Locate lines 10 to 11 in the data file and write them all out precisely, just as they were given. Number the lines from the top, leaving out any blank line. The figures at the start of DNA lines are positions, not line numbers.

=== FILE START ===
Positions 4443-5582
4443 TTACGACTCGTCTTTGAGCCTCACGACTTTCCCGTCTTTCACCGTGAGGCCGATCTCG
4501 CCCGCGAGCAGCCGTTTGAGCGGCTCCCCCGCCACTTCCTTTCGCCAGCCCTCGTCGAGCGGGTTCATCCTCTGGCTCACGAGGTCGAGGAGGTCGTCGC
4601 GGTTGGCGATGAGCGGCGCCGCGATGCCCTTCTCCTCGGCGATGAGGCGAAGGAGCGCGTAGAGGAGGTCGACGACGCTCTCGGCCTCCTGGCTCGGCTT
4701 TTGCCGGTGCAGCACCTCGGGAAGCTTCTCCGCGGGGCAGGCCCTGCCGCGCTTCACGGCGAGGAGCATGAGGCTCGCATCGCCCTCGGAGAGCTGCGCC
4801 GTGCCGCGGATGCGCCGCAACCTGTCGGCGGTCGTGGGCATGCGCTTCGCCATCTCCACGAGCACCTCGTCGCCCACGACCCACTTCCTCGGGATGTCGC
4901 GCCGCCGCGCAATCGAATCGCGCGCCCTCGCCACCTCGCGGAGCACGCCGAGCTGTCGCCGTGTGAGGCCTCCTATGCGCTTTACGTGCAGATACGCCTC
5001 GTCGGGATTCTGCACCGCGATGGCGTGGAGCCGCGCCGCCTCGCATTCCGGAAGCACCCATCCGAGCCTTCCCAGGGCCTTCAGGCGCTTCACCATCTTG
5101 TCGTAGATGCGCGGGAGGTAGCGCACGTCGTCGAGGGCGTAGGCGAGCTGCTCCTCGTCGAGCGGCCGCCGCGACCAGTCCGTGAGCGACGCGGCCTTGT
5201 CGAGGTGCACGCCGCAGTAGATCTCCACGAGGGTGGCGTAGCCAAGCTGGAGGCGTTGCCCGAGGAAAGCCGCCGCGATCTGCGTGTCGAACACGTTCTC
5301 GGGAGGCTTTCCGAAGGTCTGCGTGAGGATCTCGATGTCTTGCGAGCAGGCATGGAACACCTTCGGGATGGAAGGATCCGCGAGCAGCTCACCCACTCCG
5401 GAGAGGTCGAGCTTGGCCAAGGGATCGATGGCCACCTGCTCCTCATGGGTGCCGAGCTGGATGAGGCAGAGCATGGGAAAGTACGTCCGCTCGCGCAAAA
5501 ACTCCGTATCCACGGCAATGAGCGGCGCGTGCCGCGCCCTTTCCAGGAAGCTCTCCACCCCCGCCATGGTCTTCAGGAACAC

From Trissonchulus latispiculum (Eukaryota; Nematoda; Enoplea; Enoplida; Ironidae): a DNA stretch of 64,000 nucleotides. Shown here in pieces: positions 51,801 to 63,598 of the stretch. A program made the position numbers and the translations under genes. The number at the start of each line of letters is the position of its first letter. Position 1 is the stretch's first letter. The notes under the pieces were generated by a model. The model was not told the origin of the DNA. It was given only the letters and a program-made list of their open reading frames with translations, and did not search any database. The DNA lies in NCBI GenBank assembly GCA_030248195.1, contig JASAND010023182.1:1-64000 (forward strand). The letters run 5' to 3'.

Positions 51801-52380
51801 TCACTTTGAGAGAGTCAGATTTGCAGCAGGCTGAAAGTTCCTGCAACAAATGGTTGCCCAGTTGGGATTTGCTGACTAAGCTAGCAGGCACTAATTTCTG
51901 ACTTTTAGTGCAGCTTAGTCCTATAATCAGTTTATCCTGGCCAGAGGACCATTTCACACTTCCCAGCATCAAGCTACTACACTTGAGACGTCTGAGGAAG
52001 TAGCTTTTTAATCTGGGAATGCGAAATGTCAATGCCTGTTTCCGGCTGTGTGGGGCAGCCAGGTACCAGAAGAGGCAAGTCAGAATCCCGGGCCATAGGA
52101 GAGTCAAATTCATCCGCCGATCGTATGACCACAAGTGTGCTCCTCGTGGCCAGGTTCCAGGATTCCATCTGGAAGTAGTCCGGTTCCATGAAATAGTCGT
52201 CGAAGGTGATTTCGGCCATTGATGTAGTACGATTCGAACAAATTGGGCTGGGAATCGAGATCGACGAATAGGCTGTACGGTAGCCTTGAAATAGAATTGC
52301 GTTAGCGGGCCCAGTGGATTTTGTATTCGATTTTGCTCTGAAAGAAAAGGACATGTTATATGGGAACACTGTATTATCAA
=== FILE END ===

5201 CGAGGTGCACGCCGCAGTAGATCTCCACGAGGGTGGCGTAGCCAAGCTGGAGGCGTTGCCCGAGGAAAGCCGCCGCGATCTGCGTGTCGAACACGTTCTC
5301 GGGAGGCTTTCCGAAGGTCTGCGTGAGGATCTCGATGTCTTGCGAGCAGGCATGGAACACCTTCGGGATGGAAGGATCCGCGAGCAGCTCACCCACTCCG